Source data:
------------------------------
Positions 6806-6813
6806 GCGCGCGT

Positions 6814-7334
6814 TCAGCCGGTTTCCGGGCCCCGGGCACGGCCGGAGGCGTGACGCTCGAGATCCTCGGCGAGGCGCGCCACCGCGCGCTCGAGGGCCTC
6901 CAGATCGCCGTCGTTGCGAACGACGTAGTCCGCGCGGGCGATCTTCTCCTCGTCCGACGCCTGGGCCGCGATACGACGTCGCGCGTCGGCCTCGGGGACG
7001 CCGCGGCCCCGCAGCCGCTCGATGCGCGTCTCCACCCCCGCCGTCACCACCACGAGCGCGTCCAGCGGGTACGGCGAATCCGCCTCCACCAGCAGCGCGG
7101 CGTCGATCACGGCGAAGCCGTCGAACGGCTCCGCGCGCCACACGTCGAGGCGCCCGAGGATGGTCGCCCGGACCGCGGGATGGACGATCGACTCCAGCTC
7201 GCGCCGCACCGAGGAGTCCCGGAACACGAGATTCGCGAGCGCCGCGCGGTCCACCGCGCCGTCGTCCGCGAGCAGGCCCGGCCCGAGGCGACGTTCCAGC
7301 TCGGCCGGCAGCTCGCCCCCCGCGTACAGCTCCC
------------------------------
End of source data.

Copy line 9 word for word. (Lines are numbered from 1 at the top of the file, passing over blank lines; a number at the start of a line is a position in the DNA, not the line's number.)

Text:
7301 TCGGCCGGCAGCTCGCCCCCCGCGTACAGCTCCC